Department of Health and Social Care
Additional funding to help adult social care this winter
More than £388 million to prevent infections and provide testing in the care sector.
- £25 million to support care providers to access COVID-19 and flu vaccines
- Designated Settings Indemnity Scheme extended to March 2022
People who receive care and the adult social care workforce will be further protected from COVID-19 and flu over the coming months, as the government sets additional funding for infection prevention and control.
Health and Social Care Secretary Sajid Javid yesterday (Thursday 30 September) announced an additional £388.3 million to prevent the spread of infection in social care settings, including £25 million to support care workers to access COVID-19 and flu vaccines over the winter months. This will ensure social care staff who need to travel to receive their COVID-19 or flu vaccinations are paid their usual wages to do so and can be support with travel costs .
To boost flu vaccine uptake among social care staff, GP practices will be able to vaccinate care home staff that are not registered at their practice. Uptake will be regularly monitored by region to allow a targeted approach, and more flu vaccines will be available earlier this year.
Health and Social Care Secretary, Sajid Javid yesterday said:
Protecting care home staff and residents has been a priority throughout the pandemic and as we move into winter I am committed to ensuring they have the resources they need.
This additional funding demonstrates how we will continue to support those delivering and receiving care.
Everyone deserves to be cared for with dignity and respect and our wider reforms will continue to work towards our aim of a world-leading social care system.
Continued funding to prevent infection spreading and provide testing will be delivered through the Infection Control and Testing Fund (ICTF), which was first introduced in May 2020 with an investment of £600 million. Yesterday’s funding announcement includes £237 million for Infection Control measures and £126.3 million for testing costs. This will allow testing to continue for staff, residents and visitors to ensure residents can see their loved ones as safely as possible.
Minister for Care, Gillian Keegan yesterday said:
The social care workforce have continued to deliver high quality care in the most challenging circumstances over the past 18 months - showing true dedication and professionalism - and I can’t thank them enough for all their hard work.
We will ensure both staff and those who receive care continue to be protected from COVID-19, as well as other illnesses, this winter.
Infection prevention and control measures to protect residents and staff include:
- Continuing to provide free PPE to protect against COVID-19 to the adult social care sector until the end of March 2022.
- Providing regular asymptomatic COVID-19 testing .
- Continuing to support care providers to make best use of technology to help remote monitoring including making pulse oximeters available to care homes that have less than the recommended number of devices.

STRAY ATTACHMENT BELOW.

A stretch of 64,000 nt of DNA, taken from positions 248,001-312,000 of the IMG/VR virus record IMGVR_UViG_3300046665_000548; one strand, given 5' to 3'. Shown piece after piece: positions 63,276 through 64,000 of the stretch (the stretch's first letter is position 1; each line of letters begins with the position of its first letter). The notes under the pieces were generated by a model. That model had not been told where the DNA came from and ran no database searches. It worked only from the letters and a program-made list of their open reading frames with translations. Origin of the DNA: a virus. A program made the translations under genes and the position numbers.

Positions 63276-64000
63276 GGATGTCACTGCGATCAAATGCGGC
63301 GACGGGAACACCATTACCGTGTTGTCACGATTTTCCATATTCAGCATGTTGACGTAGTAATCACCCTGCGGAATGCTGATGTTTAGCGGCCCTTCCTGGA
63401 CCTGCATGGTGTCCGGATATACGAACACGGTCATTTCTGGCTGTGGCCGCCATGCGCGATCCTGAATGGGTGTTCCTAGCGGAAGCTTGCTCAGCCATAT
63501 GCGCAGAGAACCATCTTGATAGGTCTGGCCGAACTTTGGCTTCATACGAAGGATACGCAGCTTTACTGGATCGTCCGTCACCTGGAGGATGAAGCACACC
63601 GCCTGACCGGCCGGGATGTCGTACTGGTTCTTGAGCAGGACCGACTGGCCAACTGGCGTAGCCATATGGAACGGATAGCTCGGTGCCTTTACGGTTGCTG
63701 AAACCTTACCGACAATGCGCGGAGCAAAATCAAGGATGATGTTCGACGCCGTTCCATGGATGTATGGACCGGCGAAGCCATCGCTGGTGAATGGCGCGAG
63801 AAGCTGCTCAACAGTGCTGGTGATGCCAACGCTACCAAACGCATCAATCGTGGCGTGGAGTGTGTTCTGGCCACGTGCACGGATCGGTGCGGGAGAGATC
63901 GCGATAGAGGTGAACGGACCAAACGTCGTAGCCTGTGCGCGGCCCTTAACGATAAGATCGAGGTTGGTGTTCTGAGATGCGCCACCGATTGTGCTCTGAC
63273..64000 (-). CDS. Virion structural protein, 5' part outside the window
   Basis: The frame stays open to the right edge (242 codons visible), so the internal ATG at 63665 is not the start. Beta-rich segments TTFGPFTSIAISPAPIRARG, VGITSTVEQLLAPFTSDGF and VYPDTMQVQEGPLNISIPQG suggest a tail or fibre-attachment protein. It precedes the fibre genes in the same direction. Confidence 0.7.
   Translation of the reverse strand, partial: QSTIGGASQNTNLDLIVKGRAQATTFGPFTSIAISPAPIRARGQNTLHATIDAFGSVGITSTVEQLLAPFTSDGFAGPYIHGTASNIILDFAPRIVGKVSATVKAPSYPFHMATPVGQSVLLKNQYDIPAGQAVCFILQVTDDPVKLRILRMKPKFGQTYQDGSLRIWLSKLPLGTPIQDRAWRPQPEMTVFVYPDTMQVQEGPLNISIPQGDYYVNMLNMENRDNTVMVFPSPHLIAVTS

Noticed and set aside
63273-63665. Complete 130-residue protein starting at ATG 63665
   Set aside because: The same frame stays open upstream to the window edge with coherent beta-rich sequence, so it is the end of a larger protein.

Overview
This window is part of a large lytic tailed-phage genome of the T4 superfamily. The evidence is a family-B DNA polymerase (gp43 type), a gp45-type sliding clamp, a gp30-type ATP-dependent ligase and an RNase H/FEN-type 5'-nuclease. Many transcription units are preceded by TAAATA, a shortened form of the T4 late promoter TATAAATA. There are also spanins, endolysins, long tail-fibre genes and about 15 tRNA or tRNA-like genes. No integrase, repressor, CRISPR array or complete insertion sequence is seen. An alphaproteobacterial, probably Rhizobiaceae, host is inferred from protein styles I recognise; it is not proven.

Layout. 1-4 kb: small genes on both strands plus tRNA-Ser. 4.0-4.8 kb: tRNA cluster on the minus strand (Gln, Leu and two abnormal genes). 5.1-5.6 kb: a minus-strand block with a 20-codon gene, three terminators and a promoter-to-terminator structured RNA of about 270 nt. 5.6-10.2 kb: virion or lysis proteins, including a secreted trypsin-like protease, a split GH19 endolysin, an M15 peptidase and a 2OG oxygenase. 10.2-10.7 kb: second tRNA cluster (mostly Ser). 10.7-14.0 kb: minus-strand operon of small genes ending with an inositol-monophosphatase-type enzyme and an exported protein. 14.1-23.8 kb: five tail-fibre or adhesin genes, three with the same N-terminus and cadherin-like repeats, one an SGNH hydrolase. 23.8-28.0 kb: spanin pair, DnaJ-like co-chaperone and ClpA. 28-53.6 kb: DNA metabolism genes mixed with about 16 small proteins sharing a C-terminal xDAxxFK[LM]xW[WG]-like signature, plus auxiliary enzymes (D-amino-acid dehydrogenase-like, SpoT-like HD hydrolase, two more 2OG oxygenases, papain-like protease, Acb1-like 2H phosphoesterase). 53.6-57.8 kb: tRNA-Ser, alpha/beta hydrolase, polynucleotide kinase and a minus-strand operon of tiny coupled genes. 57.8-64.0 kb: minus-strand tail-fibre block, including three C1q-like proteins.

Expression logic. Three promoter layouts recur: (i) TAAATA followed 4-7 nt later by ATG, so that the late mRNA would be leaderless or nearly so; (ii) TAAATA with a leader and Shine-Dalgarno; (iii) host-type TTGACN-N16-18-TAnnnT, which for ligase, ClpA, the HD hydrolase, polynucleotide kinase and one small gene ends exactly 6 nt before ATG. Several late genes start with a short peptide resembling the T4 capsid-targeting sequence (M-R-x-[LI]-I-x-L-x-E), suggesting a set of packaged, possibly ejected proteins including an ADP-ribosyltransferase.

- Continuing to support care home providers to follow guidance on restricting workforce movement between care homes and other care settings.
- Supporting providers to pay staff who are isolating in line with government guidance their normal wages while doing so.
As part of supporting good quality discharge the government will also extend the use of designated settings for people discharged from hospital to a care home with a positive COVID-19) test. This includes extending the Designated Settings Indemnity Scheme to March 2022, supported by £478 million which has already been pledged to continue hospital discharge programmes through the winter until March 2022.
From November 11 any staff or visiting professionals entering a care home will need to provide evidence of their COVID-19 vaccination or exemption status. Vaccines save lives and it is our responsibility to do everything we can to reduce the risk for those in care, who are some of the most clinically vulnerable to COVID-19 and other infectious diseases.
To apply for a medical exemption, individuals will be able to call 119 from 30 September and, if there is a medical reason for exemption, will be issued with an application form. Each application will be clinically reviewed and they will automatically be contacted via post with results of their application.
The government will also launch a consultation on extending free PPE beyond March 2022 for Health and Social Care on 1 October.
The vaccines are safe and effective. The possible reasons for exemptions are limited to continue protecting the most vulnerable in society. Examples that might be reasons for a medical exemption include:
- people receiving end of life care where vaccination is not in the person’s best interests
- people with learning disabilities or autistic individuals, or people with a combination of impairments where vaccination cannot be provided through reasonable adjustments
- a person with severe allergies to all currently available vaccines
- those who have had a rare adverse reaction to the first dose
Other medical conditions could also allow you to get a medical exemption.
Time-limited exemptions will also be available for those with short-term medical conditions.
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